40 1 8 Self-Experience Child Newspaper TV Teacher/Principal Other 85.3%86.3% 84.2%83.5% 8.1% 78.1% % 13.1%15.6% 15.8% 1.4%1.9% 4.7% 3.4% 6.2% 4.3%2.8% 4.1% Strongly / n Parents who indicated that their primary source of information about the school was the teacher or principal were most trusting of teachers in the school (86.3%), while those who indicated that the newspaper was their source of information were least trusting of teachers (78.1%). (Fig. 1c) Figure 1c: Responses to I trust the teachers at my child s school. (% within Source of Information) % of Total % % 1 5.6% Strongly / Figure 2a: Responses to At my child s school, teachers respect the students. (% Total) n The majority of parents agreed that teachers respected their students (77.2%). n A significant number of parents were not sure if teachers respected their students (17.2%). (Fig. 2a) W H AT W E T H I N K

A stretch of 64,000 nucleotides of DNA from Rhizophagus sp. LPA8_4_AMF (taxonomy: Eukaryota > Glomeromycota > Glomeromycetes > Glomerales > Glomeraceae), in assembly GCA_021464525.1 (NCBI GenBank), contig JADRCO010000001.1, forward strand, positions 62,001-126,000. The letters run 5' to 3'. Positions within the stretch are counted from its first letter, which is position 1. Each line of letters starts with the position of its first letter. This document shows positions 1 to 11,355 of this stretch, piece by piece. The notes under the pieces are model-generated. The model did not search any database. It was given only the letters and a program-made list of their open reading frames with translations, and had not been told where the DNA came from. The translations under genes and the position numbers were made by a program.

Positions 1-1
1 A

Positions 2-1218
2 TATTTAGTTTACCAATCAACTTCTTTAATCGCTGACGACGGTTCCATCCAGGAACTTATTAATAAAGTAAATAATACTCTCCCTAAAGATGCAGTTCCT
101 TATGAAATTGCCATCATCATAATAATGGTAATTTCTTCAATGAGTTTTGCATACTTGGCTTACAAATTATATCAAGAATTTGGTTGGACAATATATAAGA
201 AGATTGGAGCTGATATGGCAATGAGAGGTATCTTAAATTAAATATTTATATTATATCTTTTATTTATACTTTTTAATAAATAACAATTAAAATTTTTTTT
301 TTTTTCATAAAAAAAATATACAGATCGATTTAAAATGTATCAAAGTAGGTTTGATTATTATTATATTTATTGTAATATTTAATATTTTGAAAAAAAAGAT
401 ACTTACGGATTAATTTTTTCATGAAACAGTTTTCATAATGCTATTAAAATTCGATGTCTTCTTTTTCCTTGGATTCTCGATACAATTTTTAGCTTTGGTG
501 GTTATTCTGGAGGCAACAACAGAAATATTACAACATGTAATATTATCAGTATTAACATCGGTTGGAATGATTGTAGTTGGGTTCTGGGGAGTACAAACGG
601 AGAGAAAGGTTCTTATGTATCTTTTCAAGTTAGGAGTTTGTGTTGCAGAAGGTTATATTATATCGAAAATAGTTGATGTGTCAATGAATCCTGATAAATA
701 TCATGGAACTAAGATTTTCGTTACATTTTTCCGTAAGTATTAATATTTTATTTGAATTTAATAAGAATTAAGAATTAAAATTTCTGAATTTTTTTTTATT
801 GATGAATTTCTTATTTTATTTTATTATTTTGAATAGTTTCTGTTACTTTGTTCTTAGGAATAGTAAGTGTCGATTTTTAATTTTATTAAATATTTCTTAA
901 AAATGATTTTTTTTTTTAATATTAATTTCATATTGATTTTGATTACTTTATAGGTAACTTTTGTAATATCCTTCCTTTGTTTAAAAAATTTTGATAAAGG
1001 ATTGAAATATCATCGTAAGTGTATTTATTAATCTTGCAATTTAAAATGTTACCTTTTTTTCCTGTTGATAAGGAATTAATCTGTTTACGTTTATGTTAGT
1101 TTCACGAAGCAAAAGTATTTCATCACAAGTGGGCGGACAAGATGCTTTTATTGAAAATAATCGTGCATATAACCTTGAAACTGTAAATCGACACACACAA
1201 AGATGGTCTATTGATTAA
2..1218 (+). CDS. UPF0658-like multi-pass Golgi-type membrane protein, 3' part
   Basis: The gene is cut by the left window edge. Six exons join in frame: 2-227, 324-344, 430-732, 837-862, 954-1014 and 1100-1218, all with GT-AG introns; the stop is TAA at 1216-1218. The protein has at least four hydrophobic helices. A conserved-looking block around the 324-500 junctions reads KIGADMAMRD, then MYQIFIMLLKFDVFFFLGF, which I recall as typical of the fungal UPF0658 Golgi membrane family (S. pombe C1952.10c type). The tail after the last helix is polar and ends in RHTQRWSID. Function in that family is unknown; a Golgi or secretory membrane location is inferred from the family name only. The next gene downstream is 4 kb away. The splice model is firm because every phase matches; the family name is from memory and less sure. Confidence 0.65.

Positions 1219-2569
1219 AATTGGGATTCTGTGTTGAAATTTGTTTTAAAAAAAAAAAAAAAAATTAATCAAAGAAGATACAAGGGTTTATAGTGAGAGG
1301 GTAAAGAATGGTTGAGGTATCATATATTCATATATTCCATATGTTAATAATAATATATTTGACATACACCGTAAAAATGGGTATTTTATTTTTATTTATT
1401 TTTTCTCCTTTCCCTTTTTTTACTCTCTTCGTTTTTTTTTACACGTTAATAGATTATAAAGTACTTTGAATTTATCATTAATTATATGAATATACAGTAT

41 T r u s t, R e s p e c t & E t h o s o f C a r i n g 1 8 Black White/Non-Hispanic Hispanic Native American Asian 68.8% 84.9% 82.5% 87.5% 85.6% 6 8% 23.2% 12% 13.2% 12.5% 12.2% 3.1% 4.4% % 2.2% Strongly / n Native American parents were the most in agreement about teachers respecting the students (87.5%). n Significantly fewer Black parents thought that teachers respected students, compared to all other ethnic groups (68.8%). Figure 2b: Responses to At my child s school, teachers respect the students. (% within Ethnicity) n Black parents (8%) were more than twice as likely to believe that teachers were not respectful to students, compared to Whites (3.1%); almost twice that of Hispanic parents (4.4%); and almost four times that of Asian parents (2.2%). (Fig. 2b) % of Total % % 14% Strongly / n Most parents believed that teachers cared whether their child was successful (79.7%). n A significant number of parents were not sure if teachers cared whether their child was successful (14%). (Fig. 3a) Figure 3a: Responses to The teachers care whether or not my child is successful. (% Total) C U B E S C H O O L C L I M AT E 41